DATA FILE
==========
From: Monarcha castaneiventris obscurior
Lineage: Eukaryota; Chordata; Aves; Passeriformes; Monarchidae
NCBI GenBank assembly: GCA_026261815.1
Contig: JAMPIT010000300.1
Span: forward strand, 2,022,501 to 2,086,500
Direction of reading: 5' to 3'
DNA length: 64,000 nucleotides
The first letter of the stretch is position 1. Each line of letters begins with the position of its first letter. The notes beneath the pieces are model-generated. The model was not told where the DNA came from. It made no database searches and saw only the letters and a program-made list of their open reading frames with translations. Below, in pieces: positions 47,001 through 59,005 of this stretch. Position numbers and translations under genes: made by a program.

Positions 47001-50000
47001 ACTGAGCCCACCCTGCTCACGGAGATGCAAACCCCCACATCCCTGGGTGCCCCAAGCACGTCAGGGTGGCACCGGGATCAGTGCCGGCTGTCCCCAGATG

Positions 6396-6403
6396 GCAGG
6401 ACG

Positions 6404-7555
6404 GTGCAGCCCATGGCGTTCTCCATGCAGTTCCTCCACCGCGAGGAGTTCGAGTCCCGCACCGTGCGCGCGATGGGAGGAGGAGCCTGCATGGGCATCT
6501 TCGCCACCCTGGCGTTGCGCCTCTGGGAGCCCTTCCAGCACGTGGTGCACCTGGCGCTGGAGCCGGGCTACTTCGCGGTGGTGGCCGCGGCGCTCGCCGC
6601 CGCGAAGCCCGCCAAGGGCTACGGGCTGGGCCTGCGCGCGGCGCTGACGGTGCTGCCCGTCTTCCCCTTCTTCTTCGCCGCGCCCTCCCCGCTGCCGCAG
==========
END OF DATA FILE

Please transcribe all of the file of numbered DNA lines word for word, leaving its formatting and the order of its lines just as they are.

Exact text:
From: Monarcha castaneiventris obscurior
Lineage: Eukaryota; Chordata; Aves; Passeriformes; Monarchidae
NCBI GenBank assembly: GCA_026261815.1
Contig: JAMPIT010000300.1
Span: forward strand, 2,022,501 to 2,086,500
Direction of reading: 5' to 3'
DNA length: 64,000 nucleotides
The first letter of the stretch is position 1. Each line of letters begins with the position of its first letter. The notes beneath the pieces are model-generated. The model was not told where the DNA came from. It made no database searches and saw only the letters and a program-made list of their open reading frames with translations. Below, in pieces: positions 47,001 through 59,005 of this stretch. Position numbers and translations under genes: made by a program.

Positions 47001-50000
47001 ACTGAGCCCACCCTGCTCACGGAGATGCAAACCCCCACATCCCTGGGTGCCCCAAGCACGTCAGGGTGGCACCGGGATCAGTGCCGGCTGTCCCCAGATG

Positions 6396-6403
6396 GCAGG
6401 ACG

Positions 6404-7555
6404 GTGCAGCCCATGGCGTTCTCCATGCAGTTCCTCCACCGCGAGGAGTTCGAGTCCCGCACCGTGCGCGCGATGGGAGGAGGAGCCTGCATGGGCATCT
6501 TCGCCACCCTGGCGTTGCGCCTCTGGGAGCCCTTCCAGCACGTGGTGCACCTGGCGCTGGAGCCGGGCTACTTCGCGGTGGTGGCCGCGGCGCTCGCCGC
6601 CGCGAAGCCCGCCAAGGGCTACGGGCTGGGCCTGCGCGCGGCGCTGACGGTGCTGCCCGTCTTCCCCTTCTTCTTCGCCGCGCCCTCCCCGCTGCCGCAG